Their, Distribution systems. In. Order to serve, what will over time be a pretty substantial load. And. Many. Utilities and. A, lot of environmental advocates are. You. Know eagerly. You know banging on the door saying you know we would like to the builds not just the infrastructure, the distribution, infrastructure, but we would also like to in. Many instances, we would like to own and operate charging, stations. Because. Utilities, the other thing that's important about them as, while. Automakers, make money by selling cars, and even more importantly lending, money people to buy cars lending. Money to people to buy cars utilities. Make money by deploying. And structure and then they get paid a, return, on. Their infrastructure, so they like building, more infrastructure, and. Moreover. What they also like is to be close, to their customers. And to. Be, seen, as doing things that are green particularly. In states like the Zev States and so for all, of those reasons we've had a number of utilities come forward to their Commission's and say you, know we would like to own and operate charging, stations or we want to be involved in this in some way and. I don't mean to make the sound nefarious, I mean these are just what their incentives, are and you know there's a lot of good people who work on this and you know and plenty of people who just appreciate, you, know this, is a new electric load and our it's our job to serve it and we need to work out how we're gonna do it. So now, this is being worked out and all you know to some extent in almost every state now with, you. Know three states I'm going to talk about gonna, zero in on you know really being in the vanguard. And this is just a colossal, headache for, where OMS. Because again here they are they're huge global enterprises. And, you. Know it was bad enough that they had to deal with like you know good. Feds versus, the sab states. In. The US and now they've got 50 states that. Are each sort of deciding well we're gonna decide for ourselves how. We should, use. Our electric utilities, to. Support. Transportation electrification. So. That is that so that's the stage the stage is set so. Let. Me so this states, I'm going to talk about I'm gonna zero in on our our, home state of California.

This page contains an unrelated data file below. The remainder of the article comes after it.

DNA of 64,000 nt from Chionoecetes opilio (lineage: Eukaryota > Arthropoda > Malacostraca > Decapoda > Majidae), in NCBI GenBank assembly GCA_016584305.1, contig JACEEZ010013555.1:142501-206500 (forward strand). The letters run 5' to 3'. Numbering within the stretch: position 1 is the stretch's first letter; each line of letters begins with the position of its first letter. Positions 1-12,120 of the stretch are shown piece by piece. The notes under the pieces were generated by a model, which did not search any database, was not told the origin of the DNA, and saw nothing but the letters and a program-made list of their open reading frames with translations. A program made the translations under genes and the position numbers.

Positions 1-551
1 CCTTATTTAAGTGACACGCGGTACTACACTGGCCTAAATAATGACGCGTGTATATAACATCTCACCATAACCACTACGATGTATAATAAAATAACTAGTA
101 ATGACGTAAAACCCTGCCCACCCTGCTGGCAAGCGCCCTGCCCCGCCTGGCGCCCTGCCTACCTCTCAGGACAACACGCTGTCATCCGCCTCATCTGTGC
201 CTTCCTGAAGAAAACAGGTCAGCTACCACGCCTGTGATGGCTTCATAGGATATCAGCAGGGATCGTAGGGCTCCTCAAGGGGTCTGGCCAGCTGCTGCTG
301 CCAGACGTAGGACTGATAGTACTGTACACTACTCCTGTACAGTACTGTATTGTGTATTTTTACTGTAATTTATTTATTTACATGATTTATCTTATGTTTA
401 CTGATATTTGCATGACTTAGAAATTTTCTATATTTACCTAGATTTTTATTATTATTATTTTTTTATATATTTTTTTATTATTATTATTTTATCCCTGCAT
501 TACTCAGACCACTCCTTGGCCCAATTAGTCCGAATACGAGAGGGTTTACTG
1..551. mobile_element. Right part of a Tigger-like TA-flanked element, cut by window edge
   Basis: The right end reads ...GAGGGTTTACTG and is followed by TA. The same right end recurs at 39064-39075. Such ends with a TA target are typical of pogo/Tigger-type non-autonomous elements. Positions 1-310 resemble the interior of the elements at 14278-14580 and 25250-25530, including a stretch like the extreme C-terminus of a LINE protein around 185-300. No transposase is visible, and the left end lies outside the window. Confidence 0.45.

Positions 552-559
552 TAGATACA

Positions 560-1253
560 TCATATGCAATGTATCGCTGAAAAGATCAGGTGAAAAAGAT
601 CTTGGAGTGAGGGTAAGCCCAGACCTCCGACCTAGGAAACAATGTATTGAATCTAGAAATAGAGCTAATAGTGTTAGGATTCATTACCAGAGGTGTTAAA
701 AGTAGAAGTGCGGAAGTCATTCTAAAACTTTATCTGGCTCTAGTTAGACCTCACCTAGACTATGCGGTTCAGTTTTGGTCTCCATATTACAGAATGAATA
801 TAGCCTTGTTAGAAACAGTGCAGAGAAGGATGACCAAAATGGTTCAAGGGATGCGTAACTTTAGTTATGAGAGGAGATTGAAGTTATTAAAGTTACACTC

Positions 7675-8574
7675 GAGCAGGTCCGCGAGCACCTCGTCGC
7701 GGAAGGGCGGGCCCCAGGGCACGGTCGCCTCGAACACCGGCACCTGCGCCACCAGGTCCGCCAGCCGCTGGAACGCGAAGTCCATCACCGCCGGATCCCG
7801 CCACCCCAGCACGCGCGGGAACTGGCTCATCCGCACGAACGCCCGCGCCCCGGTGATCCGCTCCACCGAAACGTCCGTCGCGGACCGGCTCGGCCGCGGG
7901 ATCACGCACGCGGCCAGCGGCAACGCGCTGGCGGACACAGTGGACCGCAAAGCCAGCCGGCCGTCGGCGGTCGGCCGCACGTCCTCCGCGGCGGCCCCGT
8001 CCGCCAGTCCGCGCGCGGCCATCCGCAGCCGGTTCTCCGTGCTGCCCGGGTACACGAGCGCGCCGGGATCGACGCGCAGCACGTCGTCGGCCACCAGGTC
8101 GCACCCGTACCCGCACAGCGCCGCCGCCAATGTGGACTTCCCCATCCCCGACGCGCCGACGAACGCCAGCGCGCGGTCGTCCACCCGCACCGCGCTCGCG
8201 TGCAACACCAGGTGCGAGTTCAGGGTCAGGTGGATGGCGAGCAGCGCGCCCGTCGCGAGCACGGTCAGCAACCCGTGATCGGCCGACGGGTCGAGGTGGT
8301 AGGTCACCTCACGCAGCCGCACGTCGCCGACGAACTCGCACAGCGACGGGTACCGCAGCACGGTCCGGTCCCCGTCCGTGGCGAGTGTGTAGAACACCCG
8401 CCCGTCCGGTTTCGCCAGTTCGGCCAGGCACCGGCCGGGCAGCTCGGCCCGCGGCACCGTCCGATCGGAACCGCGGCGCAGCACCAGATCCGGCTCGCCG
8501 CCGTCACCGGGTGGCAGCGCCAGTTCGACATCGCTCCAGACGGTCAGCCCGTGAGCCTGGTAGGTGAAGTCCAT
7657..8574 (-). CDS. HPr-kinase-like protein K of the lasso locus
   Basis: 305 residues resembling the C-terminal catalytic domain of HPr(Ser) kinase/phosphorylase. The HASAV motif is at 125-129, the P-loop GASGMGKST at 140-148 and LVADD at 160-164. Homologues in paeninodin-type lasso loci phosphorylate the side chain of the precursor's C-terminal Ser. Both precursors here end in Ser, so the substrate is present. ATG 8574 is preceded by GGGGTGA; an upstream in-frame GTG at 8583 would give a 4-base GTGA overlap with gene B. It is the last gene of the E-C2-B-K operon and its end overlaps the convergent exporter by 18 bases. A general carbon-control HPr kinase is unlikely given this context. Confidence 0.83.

And, Then. New York State which is historically, also real bellwether, state for. Regulation. And then Hawaii which has really emerged in the last several years is a very interesting. Laboratory. For. Energy. Policy, and, has, kind of been a leader in some regards, so. Just. Very quickly the approach you, know we got started on this in like. 2009, in California, when the first Leafs and volts and Tesla, Model S's were heading, our way and, you. Know the Commission and the utilities understood, that we had to start doing something, things to, accommodate. That load and, the. Sort. Of the prevailing, view that, really kind of I would say governed, what happened at the CPUC, to the extent that you could even say it was you, know sort, of a philosophy. Was essentially, let a thousand flowers bloom, you know utility. Is gonna come to us with ideas we. Should let them try stuff out we had pilots, that you know so I call them pilots, because some of them were like a hundred million dollars, which is, not a pilot and really I think anybody's. And. As. A result we had San Diego Gas and Electric, wanting to own and operate charging. Infrastructure, you know the whole nine yards, we had different, model. From CN, Southern. California Edison and the Los, Angeles area, was, a lot of litigation and. Now. Ten years on the Commission has launched, a big docket, that they're calling the, drive, Oh IR where. They're trying to work out kind of a comprehensive, framework that, they're calling the transportation, electrification. Framework. And that, would culminate and, then direction, into the utilities, to bring them plans I'll. Just say briefly there, was a stakeholder. Mutiny, when this 200, page draft, death, as it's called came out and. They said this is way too Mint's work by the time this all gets done and litigate and it's going to be out of date so they're kind. Of back to the drawing board on how to do that, New, York that. Building that looks like it should be in Moscow. Or maybe Stalingrad. Is actually the headquarters, the New York public utilities. Are. It's, on the Capitol Mall and, Albany. It's really a scary, looking place and, they've. Only come at it from a much more top-down, view. Where it's like maybe. Sort of told the utility is to try some stuff but then they said like you know we're gonna tell you what we want you to do you know we're, gonna tell you what role we're gonna have so they had a very very, kind. Of what I would call a lean stakeholder. Process, and a few workshops they, got some written papers, they, had III work, on a. Study. For, their. Companion. Research agency NYSERDA, on cost of benefits and, then, they put out a white, paper in which they said okay this is how we think it should be here's. Our model, and then, the third one is, Hawaii. Where for several years now the, Hawaiian, Commission. Really been saying to the utility. Hiko. You. Know like. Basically, they put out a decision maybe, like seven. Ten years ago when. Solar was first becoming a big thing and you, know and just said like listen you guys you are just from the last century things, are gonna be different now, you. Know this, is how we're gonna do stuff you're gonna be more customer oriented you're going to be more, receptive.